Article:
The start of the manned and standing round-the-world race will take place this Sunday in Alicante. They are five IMOCAs to test the adventure. Among them, Kevin Escoffier, who already won with Dongfeng in 2017-2018, shares his enthusiasm with us before he sets off.
Journalist: Antoine Grenapin, special correspondent in Alicante for Voile Magazine
People, an important success factor
It’s springtime on Alicante’s pontoons this Friday, and all the winter-suffering French can only rejoice. Shorts and sunglasses and smiles are also on sale: the new edition of The Ocean Race, the former Volvo Ocean Race, will set sail from a Spanish port this Sunday. Five IMOCAs are set to embark on this 6-month round-the-world journey, a grand adventure full of breaks, twists and turns, and ultimately a dream to make history. Among them is Kevin Escoffier, one of the Frenchmen who knows the ins and outs of this race best: he has competed twice with Dongfeng and won in 2018. At the head of the Holcim-PRB team and on the boat launched last August. , he has neither ambition nor foresight. He says.
How do you feel before you head to the oceans for six months?
We are all getting ready for it! Having done this race before, I have an advantage. I know the energy it takes to win it. There was a lot of preparation. The main parameter is competitors. How will their level be and what level do you need to level up to be faster?
You have traveled very little together…
It is true that since we arrived in Alicante a few days ago, we are learning to discover each other and sail together. As we travel, we learn to sail together, to have a common feeling. When you sail solo, you stick to your own way of handling the boat. There you have to face the fact of leading as a crew and enrich yourself with what each one can bring. In addition to the technical factor, there is also the human factor, which is important and exciting for success.
“We have access to everything from the watch seat”
You want everyone on board to have a say and decisions to be shared…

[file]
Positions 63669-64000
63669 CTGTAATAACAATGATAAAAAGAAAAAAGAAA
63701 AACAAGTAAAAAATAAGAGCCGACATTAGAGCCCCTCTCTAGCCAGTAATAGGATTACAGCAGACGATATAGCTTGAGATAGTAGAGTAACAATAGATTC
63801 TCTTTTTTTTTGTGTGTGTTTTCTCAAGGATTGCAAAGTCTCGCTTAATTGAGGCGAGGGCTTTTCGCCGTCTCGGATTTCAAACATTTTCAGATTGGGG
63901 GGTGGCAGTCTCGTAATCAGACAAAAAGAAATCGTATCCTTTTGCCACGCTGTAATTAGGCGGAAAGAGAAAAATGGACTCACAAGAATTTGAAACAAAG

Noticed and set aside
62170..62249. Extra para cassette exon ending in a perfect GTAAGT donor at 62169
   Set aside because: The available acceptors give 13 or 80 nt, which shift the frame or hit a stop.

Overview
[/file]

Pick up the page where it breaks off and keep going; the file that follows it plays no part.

Of course. The crew idea is not to apply everything. We take the qualities of each to make all better. We need to make room for other people’s abilities and let them express themselves.
The IMOCA Holcim-PRB, with its shape and cockpit size, gives the impression of a compromise between solo sailor and crew…
Although the cockpit is designed for single-handed sailing, I wanted clearance and visibility. When designing the deck plan, I wanted to have several comfortable single handed positions, one for the wind and one for the wet. Adapted for single-handed sailing, this concept turns out to be good for crew, too. From the watch seat you have access to everything: winch, keel, autopilot, side and rear visibility
“This will optimize the ship in all areas”
You have mastered the closed cockpit principle while looking out…
Yes, absolutely. The only downside is the height. It would be ideal to increase it by 10-15 centimeters so that those who are a little taller than me can stand up! But there were limitations in terms of technique, time and finances…
What do you think of Boris Herman’s choice of a very tall cockpit?
We understand that their watch seats are too high to see ahead. However, we spend most of our time on these watch seats. And when we fall, we fall from a higher place. As far as safety goes, I prefer something a little lower, closer to the boat’s center of gravity, and with less movement.
How will this six months of competition allow us to optimize the boat?
In all areas: reliability, sailability, electronics, performance… In every yard we try to go as far as possible to go one step further in terms of reliability and performance.
So the future of IMOCA development is to swim as many races as possible?
Of course. I’ve always said that I’ve never felt better than I did at the end of two Ocean Races. You spend time in the water, you compete with the best in the world… We are always more efficient with our sport than when we train.